5 Ways to Ensure Equitable COVID-19 Vaccine Distribution

Many companies have claimed successful clinical trials for the Coronavirus Vaccine. While the governments across the world are trying hard to get early access, equitable distribution to one and all should be the priority.

The COVID-19 (Coronavirus) pandemic has had the whole world grappling and drastically transforming life as we know it. Worldwide, the healthcare, pharmaceuticals and biotechnology industrieshave been working day and night for vaccine development and immediate availability. Currently, multiple research teams and clinical firms have come up with many versions of the COVID-19 vaccines. Many of these are in the final leg of the testing and approval process. Thanks to the relentless efforts of the medical and research community, we will soon have the COVID-19 vaccination. But this is only the first hurdle crossed.

To ensure that the resources needed to distribute the COVID-19 vaccine fairly must be achieved soon, starting with careful planning, preparation, and distribution as soon as the safe and effective COVID-19 vaccine becomes available. Worldwide cooperation is also particularly important to ensure that sufficient vaccine is available for equitable use in all countries. Only then will we be able to exploit the full potential of this vaccine to prevent further disease deaths.

What Can We Learn From Past Pandemics

Apart from being a testament for the medical technology evolution, the pandemics of the past (Polio, Small Pox, or Spanish Flu) can also teach us a thing or two in dealing with such crisis. A look at the history of vaccines and its distribution reveals accessibility as the real issue, especially when it needs to reach the majority of the planet's population.

In this article, David Heymann, Executive Director for Communicable Diseases at the World Health Organization states, "In 1988, polio was reported in 125 countries that lacked adequate access to the polio vaccine; by 2005, only four countries had not yet interrupted transmission of the virus.”

TheCOVID-19Vaccine Distribution Roadblocks

Effective distribution is the need of the hour to win this pandemic on a global level. Stock-piling, mass manufacturing, global scale distribution are some of the major roadblocks in front of the governing and health bodies across the world.

Heymann in the NCBI article further states, “In the event of an influenza pandemic, however, access to the vaccine will be extremely limited, particularly in the developing world. The global influenza vaccine manufacturing capacity is limited to the approximately 300 million doses of seasonal influenza vaccine, while the global population is 6.6 billion. These doses are produced and distributed each year, mainly within industrialized countries, in formulations that must track slight changes in this constantly mutating virus. This shortfall—the difference between a capacity of 300 million doses and a population of 6.6 billion—presents a challenge that can only be met through global preparation and action.”

How to address these roadblocks by developing an effective strategy to achieve equitable distribution?

Public and Private Partnerships: As pointed out by Heymann, there’s a huge gap between the vaccine manufacturing capacity and the population that needs it. To address this, independent manufacturers from every part of the world need to come together to create partnerships and strategically expand the manufacturing capacities for mass production. The health and governing bodies also need to offer regulatory and financial aids to assist these manufacturers. Recently, The WHO held a donor conference on May 4, at which a large group of world leaders pledged contributions totalling more than $1.5 billion (1.2 billion euros) to support the vaccine.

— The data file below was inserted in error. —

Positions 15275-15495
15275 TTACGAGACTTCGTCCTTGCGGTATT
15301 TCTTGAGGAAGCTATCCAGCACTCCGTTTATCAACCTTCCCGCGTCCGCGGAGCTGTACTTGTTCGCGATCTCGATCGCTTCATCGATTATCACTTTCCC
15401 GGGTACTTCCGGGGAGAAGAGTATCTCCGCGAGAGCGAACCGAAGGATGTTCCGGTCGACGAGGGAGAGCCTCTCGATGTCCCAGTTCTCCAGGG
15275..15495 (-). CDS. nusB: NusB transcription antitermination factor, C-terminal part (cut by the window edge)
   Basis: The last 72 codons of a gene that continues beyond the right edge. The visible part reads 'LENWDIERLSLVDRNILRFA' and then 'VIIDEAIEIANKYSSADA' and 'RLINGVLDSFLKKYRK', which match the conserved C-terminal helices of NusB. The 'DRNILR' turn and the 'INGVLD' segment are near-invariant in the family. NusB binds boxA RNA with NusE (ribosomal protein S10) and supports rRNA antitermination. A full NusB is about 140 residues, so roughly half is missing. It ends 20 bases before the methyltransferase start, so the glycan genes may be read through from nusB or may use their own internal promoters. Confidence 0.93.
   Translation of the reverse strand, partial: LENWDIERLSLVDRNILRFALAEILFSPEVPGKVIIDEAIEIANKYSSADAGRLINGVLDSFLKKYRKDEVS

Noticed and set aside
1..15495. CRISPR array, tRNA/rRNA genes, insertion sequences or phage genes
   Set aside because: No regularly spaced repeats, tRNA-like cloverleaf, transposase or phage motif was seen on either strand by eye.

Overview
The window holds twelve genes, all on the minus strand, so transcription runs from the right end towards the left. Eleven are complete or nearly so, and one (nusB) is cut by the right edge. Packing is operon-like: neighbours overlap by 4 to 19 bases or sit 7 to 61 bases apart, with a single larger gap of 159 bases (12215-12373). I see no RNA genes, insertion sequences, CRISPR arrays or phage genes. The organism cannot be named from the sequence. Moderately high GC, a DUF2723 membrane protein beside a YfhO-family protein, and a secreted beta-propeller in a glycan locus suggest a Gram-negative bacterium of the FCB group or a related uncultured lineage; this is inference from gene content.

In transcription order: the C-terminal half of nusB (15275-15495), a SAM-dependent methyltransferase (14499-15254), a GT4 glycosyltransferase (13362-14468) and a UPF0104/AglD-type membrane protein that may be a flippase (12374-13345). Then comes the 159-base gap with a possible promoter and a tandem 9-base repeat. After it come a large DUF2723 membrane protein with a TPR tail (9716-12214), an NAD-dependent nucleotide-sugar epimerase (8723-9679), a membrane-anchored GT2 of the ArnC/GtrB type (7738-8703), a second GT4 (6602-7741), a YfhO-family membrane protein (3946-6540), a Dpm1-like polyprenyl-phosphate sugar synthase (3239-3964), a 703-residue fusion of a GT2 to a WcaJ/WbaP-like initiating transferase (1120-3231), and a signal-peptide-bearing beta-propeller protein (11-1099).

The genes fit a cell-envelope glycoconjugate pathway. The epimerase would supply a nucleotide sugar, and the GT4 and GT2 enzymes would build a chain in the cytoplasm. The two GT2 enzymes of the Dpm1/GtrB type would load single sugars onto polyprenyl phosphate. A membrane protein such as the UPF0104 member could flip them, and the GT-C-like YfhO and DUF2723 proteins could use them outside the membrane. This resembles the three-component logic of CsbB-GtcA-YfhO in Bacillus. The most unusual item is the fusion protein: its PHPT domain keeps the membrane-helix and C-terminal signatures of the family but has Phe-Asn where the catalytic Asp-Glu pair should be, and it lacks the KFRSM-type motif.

Taking Support from the Community: Local communities including, healthcare workers, medical students, and volunteers will be needed to set-up vaccine distribution camps in their locality to ensure that vaccine reaches everyone from every corner of the world.

Strict Global Laws Against Stockpiling: Global governing bodies like The WHO and UN need to come forward and start making strict regulatory laws against unnecessary stockpiling of the vaccine by a small number of financially strong countries. This is to ensure that the vaccine is available where it is most needed and that disadvantaged communities across the world receive their fair share.

Avoid Monetization and Competition: Many leading pharmaceutical companies claim that they are not competing with each other, but are "at this stage" with Coronavirus and say they are working as quickly as possible to develop, expand and distribute the COVID-19 vaccine. This attitude is not only ethical but also highly crucial in saving humanity.

Technology, a facilitator: Last, but not the least, technological advancements such as Artificial Intelligence, Robotics, etc., can prove to be useful in effective vaccine distribution and management. For example, with smart analytical capabilities, AI tools can generate statistical data for millions of people and analyse the containment zone for immediate distribution. These tools can also be deployed to get location wise data to enable effective vaccine management and distribution.

When we stop to think about it, we are shocked by the enormous undertaking that is underway around the world and by what lies ahead to develop the COVID-19 vaccine and distribute it to billions of people. We have a responsibility to distribute this vaccine to the world as quickly as possible so that we do not make any crucial mistakes. If we work together and unite in a global response, we can successfully stop this pandemic.